But let’s get this straight: Given the uncertainty of this year’s awards race, it’s going to be tempting to overestimate the importance of the choices of the Hollywood Foreign Press Association.
“Carol” leads all movies with five nominations? We have a new frontrunner!
Depp and Keaton didn’t get nominated even though everybody thought they would? They’re in big trouble!!
Dano and Michael Shannon scored supporting-actor nods over anybody from “Spotlight”? Book their stylists for Feb. 28!!!
No, that’s over-reacting. Let’s relax, take a breath and remember: These are the choices of 90-odd members of the Hollywood Foreign Press Association. They bear little resemblance to the people who vote for the Oscars or the guild awards, even though they sometimes like many of the same movies. No Oscar voter worth the ballot would admit to being influenced by them, and few will even pick up a screener just because the HFPA says it’s worth watching.
They’re just a group of journalists (though you can find journalists who resent that assessment) whose opinions seem to carry more weight because they get three hours on NBC every January, and movie stars show up to their party. And those stars show up because, well, they get three hours on NBC every January.
So Oscar voters might nominate “Spotlight” and “The Revenant” and “Carol” and “Mad Max” in January, but not because Globe voters nominated them in December.
That said, Thursday was an odd morning of mixed messages and muddied waters. Presumed frontrunner “Spotlight” got nominations for picture and director, but none of its cast members were singled out with noms.
The film’s Mark Ruffalo did get a nomination — but it was for the overlooked indie “Infinitely Polar Bear” in the comedy-actor category, not for “Spotlight.”
Voters liked leading actress Saoirse Ronan in “Brooklyn,” supporting actor Mark Rylance in “Bridge of Spies” and leads Eddie Redmayne and Alicia Vikander in “The Danish Girl,” but those movie themselves didn’t make it into the best-picture category.
Vikander and Rooney Mara (“Carol”) both made it into the drama-actress category, after the Globes smartly refused to accept Focus Features’ and the Weinstein Company’s respective designations of them as supporting actresses — and then the voters found room for Vikander in supporting anyway, giving her a surprise nomination for playing a comely cyborg in “Ex Machina.”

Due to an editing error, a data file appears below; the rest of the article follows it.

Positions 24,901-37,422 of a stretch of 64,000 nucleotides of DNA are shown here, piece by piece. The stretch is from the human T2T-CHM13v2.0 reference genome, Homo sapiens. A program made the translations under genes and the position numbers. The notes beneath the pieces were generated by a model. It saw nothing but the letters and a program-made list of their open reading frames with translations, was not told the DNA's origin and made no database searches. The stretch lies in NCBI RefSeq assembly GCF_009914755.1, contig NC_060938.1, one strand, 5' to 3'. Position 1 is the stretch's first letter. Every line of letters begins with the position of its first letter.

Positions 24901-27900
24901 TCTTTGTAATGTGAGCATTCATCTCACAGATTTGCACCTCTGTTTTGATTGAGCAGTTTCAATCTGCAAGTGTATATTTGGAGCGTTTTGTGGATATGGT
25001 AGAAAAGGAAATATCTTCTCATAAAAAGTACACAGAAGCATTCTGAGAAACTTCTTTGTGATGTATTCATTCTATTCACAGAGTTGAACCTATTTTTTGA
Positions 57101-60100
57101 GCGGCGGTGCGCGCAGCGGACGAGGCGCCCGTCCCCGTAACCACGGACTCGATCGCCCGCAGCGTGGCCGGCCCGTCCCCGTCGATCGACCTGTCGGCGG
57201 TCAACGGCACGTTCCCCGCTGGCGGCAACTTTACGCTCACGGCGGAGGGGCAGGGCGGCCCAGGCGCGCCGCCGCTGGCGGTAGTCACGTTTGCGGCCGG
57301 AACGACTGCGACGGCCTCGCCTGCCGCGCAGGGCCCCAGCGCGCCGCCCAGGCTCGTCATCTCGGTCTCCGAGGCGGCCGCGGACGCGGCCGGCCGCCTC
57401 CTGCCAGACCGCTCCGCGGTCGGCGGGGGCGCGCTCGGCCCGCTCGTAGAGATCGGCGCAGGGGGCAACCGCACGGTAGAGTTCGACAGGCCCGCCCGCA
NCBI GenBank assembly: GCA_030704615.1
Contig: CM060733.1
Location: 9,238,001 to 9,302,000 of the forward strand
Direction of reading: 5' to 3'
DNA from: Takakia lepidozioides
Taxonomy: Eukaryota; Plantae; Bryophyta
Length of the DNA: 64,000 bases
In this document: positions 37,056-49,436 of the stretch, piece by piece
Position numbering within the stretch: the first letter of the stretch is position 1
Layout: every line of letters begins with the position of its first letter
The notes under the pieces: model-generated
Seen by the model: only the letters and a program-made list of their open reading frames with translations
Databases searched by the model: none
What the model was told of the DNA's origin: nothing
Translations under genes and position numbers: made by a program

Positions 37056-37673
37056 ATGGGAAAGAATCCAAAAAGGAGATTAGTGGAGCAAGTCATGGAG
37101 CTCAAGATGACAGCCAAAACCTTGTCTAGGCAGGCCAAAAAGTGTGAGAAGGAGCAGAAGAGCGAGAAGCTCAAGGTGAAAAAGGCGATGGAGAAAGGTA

“Steve Jobs” got four nominations, tying it with “The Big Short” and “The Revenant” and putting it second to “Carol” overall, but it was shut out of the Best Motion Picture – Drama category.
And “Mad Max: Fury Road” kept up its strong run that began with the National Board of Review and continued with the past week’s critics awards, but with no nominations anywhere except picture and director.
Overall, it was a decent morning for the HFPA, which over the past couple of years seems to have fallen out of the habit of making the kind of ridiculous nominations for which we all loved to mock them.
They served the major-studio masters who wine and dine them all year by nominating “The Martian,” “Mad Max” and “The Revenant,” among others, but also embraced smaller movies from little companies without a lavish history of HFPA schmoozing: A24’s “Room,” Open Road’s “Spotlight,” Broad Green’s “99 Homes,” Roadside Attractions’ “Love & Mercy,” Bleecker Street’s “Trumbo.”
Here’s a sign of the times: Five years after being widely mocked for nominating Johnny Depp and Angelina Jolie for the lamentable “The Tourist,” the HFPA didn’t even give Depp a nomination for playing Whitey Bulger in “Black Mass,” as had been widely expected.
And while they may have been courting a big movie star when they nominated Will Smith for “Concussion,” his nomination came at the expense of Depp and Tom Hanks (for “Bridge of Spies”), so it hardly counts as star-smooching.
Globe voters didn’t give a lot of direction to what appears to be a wide-open Oscar race — but then, that’s not their job. Their job is to tell us what they like and who they want to see at their TV show, which they did.
Oh, and in the Saoirse Ronan pronunciation sweepstakes, the Irish actress’ record now stands at 1-1. Anthony Mackie took a long pause but got her name right while announcing the Screen Actors Guild nominations on Wednesday, but Dennis Quaid muffed it badly on Thursday during the Globes announcement.
The Globes will take place on Sunday, Jan. 10. That gives the HFPA a month to train a presenter to say SIR-shah.